- You need to know whether your varieties are cordon or bush – you grow and care for the 2 types very differently.
- Visit and inspect everyday, water everyday, feed regularly and enjoy the results. Save seed for the following year.
- For more detail on how to grow your own visit the Royal Horticultural Society website. Just go for it, you’ll learn as you go!
And for a really good selection of heritage seeds go to Thomas Etty’s website
Cordon tomatoes – cherry variety
Good recipes for tomatoes
Passata – nothing better than your own tomato sauce
One of the easiest things to make! Use ripe tomatoes. Sweat off some onions in a big pan, add chopped chillies if you fancy. Roughly chop a load of tomatoes and add to the pan. Cover the pan, heat until the tomatoes start to lose their form and go squishy. Remove lid, simmer till they’ve reduced by a third and use a hand blender to break them down completely . Pass the lot through a sieve, return to a clean pan and reduce until you’ve got the sauce to the consistency you want. You can season at this stage or when making something later on. Lasts for about a week in the fridge and freezes v well in jars or plastic tubs.
Oven dried cherry tomatoes – brilliant in all kinds of salads, in pasta dishes and as a garnish.
Turn the oven on to 70 degrees centigrade. Line a load of baking trays with parchment paper or foil – both work. Halve your cherry tomatoes and place in rows on the baking trays, cut side up. Close the oven door but stick a wooden spoon so it doesn’t shut completely. They normally take a couple of hours maybe longer – you want them completely moisture free but not scorched! Remove from oven and cool completely before stuffing them into jars and completely covering with olive oil. They last really, really well so long as they’re fully covered in good oil.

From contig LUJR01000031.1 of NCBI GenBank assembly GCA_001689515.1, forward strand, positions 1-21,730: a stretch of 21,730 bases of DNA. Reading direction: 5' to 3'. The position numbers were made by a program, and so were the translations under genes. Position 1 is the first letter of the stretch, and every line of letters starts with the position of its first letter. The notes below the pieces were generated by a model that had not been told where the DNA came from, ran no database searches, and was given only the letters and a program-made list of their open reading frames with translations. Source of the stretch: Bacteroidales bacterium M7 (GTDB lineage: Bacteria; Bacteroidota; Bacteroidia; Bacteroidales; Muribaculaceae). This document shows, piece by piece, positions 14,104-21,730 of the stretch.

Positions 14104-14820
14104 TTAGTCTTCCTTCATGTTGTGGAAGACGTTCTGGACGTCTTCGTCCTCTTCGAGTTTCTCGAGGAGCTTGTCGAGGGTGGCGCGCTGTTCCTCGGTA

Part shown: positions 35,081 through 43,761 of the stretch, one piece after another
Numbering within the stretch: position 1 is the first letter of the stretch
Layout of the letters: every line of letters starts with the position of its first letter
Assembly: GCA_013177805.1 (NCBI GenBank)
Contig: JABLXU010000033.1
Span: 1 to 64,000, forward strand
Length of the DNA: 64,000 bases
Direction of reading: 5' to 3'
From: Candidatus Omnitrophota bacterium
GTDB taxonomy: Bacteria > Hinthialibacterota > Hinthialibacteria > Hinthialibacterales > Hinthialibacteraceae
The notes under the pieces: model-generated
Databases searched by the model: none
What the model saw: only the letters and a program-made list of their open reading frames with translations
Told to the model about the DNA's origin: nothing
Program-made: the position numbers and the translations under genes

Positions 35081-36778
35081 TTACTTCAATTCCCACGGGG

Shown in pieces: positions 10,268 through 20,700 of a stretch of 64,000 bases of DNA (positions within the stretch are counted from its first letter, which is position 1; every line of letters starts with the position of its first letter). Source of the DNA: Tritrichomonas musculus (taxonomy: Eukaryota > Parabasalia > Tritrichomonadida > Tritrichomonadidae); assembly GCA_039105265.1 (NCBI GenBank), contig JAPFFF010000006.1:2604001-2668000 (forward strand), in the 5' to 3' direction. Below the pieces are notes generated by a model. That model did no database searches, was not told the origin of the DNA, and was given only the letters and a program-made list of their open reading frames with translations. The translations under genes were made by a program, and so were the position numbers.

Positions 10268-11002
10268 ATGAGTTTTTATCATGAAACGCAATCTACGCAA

Tomato and chilli jam – this goes well with absolutely everything! I make ours relatively hot and sweet – you can fiddle around with the recipe to increase / decrease heat and flavours:
1kg ripe tomatoes (preferably cherry)
8 cloves of garlic
8 really hot chillies – decent size
about an inch square of ginger
60 ml fish sauce
600 g sugar – any is fine but caster best
200 ml red wine vinegar.
Rough chop the garlic and chillies. Peel and finely chop the ginger. Add these and half the tomatoes and fish sauce into a blender. Blend thoroughly. Transfer to a large pan. Add vinegar and sugar. Slowly heat making sure all the sugar dissolves before boiling (hence why caster is best). Chop the rest of the tomatoes – if using cherries halve them. Add these to the boiling mixture, bring back up to the boil and simmer until it reaches a good jam consistency. Stir occasionally to start with, more often as time goes on. If you leave for too long it catches. Remove from heat, let the jam stand for about half an hour and then put into sterilised jars.
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Happy growing and happy eating!